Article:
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Military

Exercise preserves U.S., Bulgarian partnership

by Airman 1st Class Desiree W. Esposito
86th Airlift Wing Public Affairs

5/4/2011 - PLOVDIV, Bulgaria (AFNS) -- Airmen from Ramstein Air Base's 86th Airlift Wing and 435th Air Ground Operations Wing, as well as U.S. Army jumpmasters teamed with Bulgarian armed forces to conduct Exercise Thracian Spring 2011 April 26 to May 6 here.

The bilateral training exercise brought U.S. and Bulgarian military forces together to build upon the bonds currently shared between the two countries, while continuing to improve interoperability as Bulgaria continues to progress as a new partner nation in NATO, the exercise coordinators said.

"Sharing knowledge and activities will strengthen the U.S. and Bulgarian partnership for future operations," said Capt. John Holland, a 37th Airlift Squadron pilot and mission commander.

More than 90 Airmen and Soldiers, including crew chiefs, jumpmasters, parachute riggers, loadmasters, aerial porters and pilots, loaded two C-130J Super Hercules for the two-week event.

While meeting their own training requirements, jumpmasters from the 435th Contingency Response Group and the Army's 5th Quartermaster Company also facilitated jumps for more than 400 Bulgarian paratroopers.

Paratroopers from the 68th Bulgarian Special Forces Brigade performed nine static line and high altitude, low opening jumps alongside U.S. paratroopers.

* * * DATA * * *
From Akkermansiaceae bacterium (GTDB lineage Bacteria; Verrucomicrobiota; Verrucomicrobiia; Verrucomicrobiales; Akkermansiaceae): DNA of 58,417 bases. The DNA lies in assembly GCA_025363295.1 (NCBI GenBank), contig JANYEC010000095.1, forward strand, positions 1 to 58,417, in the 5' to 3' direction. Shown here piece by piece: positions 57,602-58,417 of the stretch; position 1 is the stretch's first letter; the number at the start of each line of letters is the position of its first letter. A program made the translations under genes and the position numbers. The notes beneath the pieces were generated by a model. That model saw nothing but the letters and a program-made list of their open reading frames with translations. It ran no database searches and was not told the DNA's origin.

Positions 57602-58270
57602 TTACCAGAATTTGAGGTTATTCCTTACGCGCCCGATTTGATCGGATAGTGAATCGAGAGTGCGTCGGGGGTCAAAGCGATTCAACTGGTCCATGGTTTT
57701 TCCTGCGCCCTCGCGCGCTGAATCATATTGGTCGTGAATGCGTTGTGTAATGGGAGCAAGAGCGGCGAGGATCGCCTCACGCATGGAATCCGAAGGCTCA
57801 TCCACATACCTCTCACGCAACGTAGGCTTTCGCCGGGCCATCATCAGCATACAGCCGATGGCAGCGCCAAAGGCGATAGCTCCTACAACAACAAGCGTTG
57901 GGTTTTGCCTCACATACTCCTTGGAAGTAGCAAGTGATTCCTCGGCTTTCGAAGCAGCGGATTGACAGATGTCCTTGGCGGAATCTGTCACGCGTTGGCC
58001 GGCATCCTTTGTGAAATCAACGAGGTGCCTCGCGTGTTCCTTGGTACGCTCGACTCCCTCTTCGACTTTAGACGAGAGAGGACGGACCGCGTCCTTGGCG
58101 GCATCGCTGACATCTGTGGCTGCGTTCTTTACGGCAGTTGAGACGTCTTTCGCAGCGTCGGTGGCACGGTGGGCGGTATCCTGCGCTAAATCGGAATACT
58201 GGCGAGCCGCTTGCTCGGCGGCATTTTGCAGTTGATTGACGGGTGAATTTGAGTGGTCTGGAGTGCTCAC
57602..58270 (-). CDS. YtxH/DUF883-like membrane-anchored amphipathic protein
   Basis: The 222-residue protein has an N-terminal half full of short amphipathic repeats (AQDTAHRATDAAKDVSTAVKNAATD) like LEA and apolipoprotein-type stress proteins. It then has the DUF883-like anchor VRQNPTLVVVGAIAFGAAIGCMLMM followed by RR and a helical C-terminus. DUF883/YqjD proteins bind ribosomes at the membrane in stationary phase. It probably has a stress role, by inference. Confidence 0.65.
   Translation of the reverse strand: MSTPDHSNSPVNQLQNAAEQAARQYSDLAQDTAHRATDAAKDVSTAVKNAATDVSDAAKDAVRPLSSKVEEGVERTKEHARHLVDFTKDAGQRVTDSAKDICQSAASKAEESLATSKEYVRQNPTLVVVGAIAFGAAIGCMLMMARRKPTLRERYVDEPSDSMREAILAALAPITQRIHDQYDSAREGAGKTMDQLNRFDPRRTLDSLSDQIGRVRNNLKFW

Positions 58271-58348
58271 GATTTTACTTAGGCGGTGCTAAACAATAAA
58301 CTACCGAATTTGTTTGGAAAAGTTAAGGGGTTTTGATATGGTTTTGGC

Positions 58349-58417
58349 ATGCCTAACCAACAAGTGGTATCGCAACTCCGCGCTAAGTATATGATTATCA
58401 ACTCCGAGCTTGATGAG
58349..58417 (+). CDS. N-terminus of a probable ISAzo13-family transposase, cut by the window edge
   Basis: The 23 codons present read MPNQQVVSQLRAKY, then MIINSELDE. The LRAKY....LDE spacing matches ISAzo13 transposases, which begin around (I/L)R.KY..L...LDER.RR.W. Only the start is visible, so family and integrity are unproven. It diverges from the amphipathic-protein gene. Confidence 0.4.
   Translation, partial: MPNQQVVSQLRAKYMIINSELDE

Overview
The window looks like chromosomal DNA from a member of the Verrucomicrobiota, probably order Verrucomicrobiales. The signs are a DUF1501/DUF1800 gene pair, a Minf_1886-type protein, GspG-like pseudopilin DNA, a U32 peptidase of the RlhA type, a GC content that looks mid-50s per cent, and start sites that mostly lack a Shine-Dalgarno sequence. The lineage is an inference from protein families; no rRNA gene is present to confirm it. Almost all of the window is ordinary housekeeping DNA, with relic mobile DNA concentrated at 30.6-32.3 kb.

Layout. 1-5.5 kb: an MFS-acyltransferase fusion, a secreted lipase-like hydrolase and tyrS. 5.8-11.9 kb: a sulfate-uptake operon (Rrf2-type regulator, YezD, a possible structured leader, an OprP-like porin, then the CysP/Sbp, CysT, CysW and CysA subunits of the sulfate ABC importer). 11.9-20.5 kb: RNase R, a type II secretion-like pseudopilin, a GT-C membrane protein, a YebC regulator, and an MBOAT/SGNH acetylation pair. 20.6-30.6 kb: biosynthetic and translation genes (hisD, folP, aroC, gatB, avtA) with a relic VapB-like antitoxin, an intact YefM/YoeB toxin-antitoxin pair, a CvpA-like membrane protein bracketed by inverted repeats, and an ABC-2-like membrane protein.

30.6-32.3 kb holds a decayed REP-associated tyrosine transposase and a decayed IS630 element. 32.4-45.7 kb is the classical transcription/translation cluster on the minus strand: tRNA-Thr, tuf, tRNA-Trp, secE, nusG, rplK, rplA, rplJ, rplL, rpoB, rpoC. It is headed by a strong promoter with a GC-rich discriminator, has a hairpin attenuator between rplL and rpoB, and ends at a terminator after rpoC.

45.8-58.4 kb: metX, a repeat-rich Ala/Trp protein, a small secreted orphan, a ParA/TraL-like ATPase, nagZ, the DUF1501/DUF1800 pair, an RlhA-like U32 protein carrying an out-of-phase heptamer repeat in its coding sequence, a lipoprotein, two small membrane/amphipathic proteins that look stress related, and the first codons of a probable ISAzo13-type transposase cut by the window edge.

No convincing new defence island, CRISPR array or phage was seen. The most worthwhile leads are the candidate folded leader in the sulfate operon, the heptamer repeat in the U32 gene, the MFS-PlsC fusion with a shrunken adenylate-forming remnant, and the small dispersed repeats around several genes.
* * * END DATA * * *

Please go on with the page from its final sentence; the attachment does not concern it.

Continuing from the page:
The training assisted with "Accomplishing nine successful static lines and HALO sorties the first week couldn't have been a better opportunity for U.S. and Bulgarian paratroopers to train and integrate," said Maj. Michael Morales, a 37th AS pilot.

More than four container delivery system drops, night-vision-goggle training, and aerial port procedures were included in the exercise.

"Thracian Spring was a great experience for my comrades and I, being able to share essential aircraft skilled procedures will have a lasting effect," said Bulgarian air force Capt. Anton Dimitrov.

Training in Bulgaria also offers various benefits to aircrews who normally have to operate under Germany's noise restrictions, which prohibit certain flying routes and hours.

"Tactical, low-level flying in Europe is very difficult due to the noise restriction," Captain Holland said. "Bulgaria assists in allowing us to use their airspace for low-altitude flying."



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